After the rite itself, we built a nice bonfire in the “front yard” and set our vows on fire as an offering to the gods.  Then we celebrated with food we all cooked together and some fireworks.

It also turned out that we had enough people that we were able to treat the handfasting as our marriage ceremony.  The person who presided over the rite signed the marriage license and the other two acted as witnesses.  So we didn’t have to do a civil ceremony afterward.

Overall, it turned out almost exactly as I wanted, but even better.

 

A Storify in Response to an Adam Ford Webcomic

So for whatever reason, I check Adam Ford’s webcomic almost daily. I decided I had to tweet about his latest comic. I’ve embedded the resulting Storify below:

 

Side A, Side B, Moralizing, and Heterosexual Silliness

In Christians circles, especially among those associated with the Gay Christian Network (GCN), there’s much talk about Side A and Side B. They’re shorthand for what an individual believes about same sex relationships and how gay people should choose to live their lives. A person who is Side A believes that gay people should be allowed to enter into same sex romantic and sexual relationships — though possibly with some caveats, such as only with a long-term partner with whom one is committed to lifelong monogamy. A person who is Side B believes that gay people should seek to maintain a life of celibacy.

As I understand it — though I can’t find the sources that led me to this understanding to confirm it — the concepts of Side A and Side B originally started among gay Christians themselves and indicated a personal choice of how the individual felt it best to respond to their sexual orientation in their own life. This is reflected in that GCN welcomes both people who are Side A and people who are Side B.

At some point, heterosexual people who started joining the conversation about gay people in the church also began to adopt the labels Side A and Side B for themselves. The thing is, heterosexual people are not gay, so the original understanding of the concept that which “side” they belonged to no longer represented how they chose to respond to their own sexual orientation. Instead, for heterosexual people, their Side A or Side B status mostly began to represent how other people — namely people who actually are gay — should choose to live their lives1.

This has apparently caused some problems for at least one person.  Yesterday, Misty Irons blogged about the misunderstandings that tend to be formed when she identifies as Side B:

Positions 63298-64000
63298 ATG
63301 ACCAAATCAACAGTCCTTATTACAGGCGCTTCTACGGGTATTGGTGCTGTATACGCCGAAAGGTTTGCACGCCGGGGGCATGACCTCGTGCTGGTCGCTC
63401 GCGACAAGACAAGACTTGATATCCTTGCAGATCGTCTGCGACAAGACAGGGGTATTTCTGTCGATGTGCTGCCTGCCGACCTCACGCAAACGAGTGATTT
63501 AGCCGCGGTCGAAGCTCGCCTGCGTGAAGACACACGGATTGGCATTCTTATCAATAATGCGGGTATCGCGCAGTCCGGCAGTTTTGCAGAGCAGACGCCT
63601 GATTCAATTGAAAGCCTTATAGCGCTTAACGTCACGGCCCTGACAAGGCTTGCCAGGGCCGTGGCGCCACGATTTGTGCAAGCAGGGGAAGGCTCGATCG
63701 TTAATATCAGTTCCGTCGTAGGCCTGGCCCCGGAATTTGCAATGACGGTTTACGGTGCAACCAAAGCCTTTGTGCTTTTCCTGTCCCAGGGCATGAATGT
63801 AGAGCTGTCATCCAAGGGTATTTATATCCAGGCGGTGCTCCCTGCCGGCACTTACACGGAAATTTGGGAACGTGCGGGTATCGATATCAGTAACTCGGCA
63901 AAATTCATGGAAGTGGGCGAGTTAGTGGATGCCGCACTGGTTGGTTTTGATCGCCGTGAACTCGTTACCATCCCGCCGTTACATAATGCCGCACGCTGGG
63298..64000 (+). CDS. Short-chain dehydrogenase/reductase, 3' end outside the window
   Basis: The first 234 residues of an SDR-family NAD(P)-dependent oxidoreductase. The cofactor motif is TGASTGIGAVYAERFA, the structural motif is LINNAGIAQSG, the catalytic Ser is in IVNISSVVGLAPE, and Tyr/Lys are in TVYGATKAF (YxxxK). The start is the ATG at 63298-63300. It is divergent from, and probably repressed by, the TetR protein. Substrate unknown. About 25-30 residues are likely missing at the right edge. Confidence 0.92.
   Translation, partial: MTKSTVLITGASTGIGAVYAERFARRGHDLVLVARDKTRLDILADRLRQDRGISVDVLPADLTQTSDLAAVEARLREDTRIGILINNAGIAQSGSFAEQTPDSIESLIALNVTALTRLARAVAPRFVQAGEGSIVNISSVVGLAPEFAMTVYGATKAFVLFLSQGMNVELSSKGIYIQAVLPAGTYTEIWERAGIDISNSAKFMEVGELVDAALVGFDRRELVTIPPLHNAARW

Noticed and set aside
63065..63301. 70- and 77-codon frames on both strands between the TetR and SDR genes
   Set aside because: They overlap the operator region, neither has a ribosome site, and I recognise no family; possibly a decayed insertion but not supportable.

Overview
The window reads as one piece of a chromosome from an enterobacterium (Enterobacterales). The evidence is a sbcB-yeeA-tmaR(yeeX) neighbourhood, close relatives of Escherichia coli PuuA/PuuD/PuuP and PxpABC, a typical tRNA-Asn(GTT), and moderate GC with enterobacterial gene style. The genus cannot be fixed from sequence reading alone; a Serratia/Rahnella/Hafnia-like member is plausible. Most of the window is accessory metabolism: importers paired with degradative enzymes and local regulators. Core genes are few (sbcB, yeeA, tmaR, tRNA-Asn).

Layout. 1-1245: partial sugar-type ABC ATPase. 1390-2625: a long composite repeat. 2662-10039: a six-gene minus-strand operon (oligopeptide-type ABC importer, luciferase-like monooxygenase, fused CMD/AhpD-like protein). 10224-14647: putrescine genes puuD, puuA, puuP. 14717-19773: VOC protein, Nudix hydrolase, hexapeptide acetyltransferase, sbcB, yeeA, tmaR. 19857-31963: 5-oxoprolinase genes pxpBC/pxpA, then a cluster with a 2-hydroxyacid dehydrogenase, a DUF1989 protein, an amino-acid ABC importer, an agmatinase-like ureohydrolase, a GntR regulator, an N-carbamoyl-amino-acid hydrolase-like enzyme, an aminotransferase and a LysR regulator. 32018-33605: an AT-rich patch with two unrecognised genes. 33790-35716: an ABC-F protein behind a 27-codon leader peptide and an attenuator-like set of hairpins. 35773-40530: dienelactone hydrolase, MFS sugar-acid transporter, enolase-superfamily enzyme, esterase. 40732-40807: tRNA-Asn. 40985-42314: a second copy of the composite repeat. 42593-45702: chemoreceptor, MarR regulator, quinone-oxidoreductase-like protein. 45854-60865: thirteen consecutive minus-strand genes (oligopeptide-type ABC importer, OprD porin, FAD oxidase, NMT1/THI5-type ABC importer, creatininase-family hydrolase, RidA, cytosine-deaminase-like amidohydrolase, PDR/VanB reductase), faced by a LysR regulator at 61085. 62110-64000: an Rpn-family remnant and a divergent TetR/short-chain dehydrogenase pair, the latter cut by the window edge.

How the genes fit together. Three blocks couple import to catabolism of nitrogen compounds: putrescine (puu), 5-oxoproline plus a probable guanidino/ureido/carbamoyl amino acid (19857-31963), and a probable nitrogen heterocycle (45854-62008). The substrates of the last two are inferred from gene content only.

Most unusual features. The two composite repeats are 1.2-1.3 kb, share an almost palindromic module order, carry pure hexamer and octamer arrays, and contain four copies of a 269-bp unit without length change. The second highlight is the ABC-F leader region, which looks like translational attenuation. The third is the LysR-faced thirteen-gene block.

A recent article written by Stephen Parelli, who was present at the conference, called “Celibacy at Gay Christian Network: What’s that all about?” characterizes me as advocating celibacy for all gay Christians.

She spends a good deal of time in her post making it clear that she does not advocate celibacy for all gay Christians. She makes it clear that she believes that Side A Christians — even Side A gay Christians — are saved. She states that she believes Christians should follow their own conscience in this matter.

I would argue then, that calling herself Side B is pointless, meaningless, or both. She’s not telling other people what they should believe or how they should live. She’s not making a choice about how to live her own life since — to the best of my knowledge — she’s heterosexual and she doesn’t even have to answer the underlying question for herself.

So why pick a “side” at all? Why not simply say “I believe those who are in a position where they need to make that choice need to pray and follow their own conscience” and leave it at that?

If a heterosexual is not prepared to moralize — that is, tell others how they should live their lives or even look down on those who choose to live their lives differently — then declaring oneself Side A or Side B serves no real purpose. Other than possibly to promote the silly notion that their opinion on the matter is actually important. And who has time for that silly notion and the privilege it represents?


1I suspect at least some gay Christians also feel that other gay Christians should be making the same Side A or Side B choice they are and would like input on how other people are living their lives as well. Moralizing is not the sole domain of the heterosexuals after all. However, at least with gay Christians, there’s still the sense that being Side A or Side B is (hopefully) about a personal choice in their own lives first.

Spirituality Corner: On Teaching and Traditions

Over the past five or so years, I’ve found myself in the position to help various people on their spiritual journeys. Most particularly, I’ve found myself helping people to learn to communicate with spirit, be it spirit guides, individuals who have passed from this life, or even deity. My most recent experience has been helping someone make a connection to and contact with a particular deity he felt drawn to.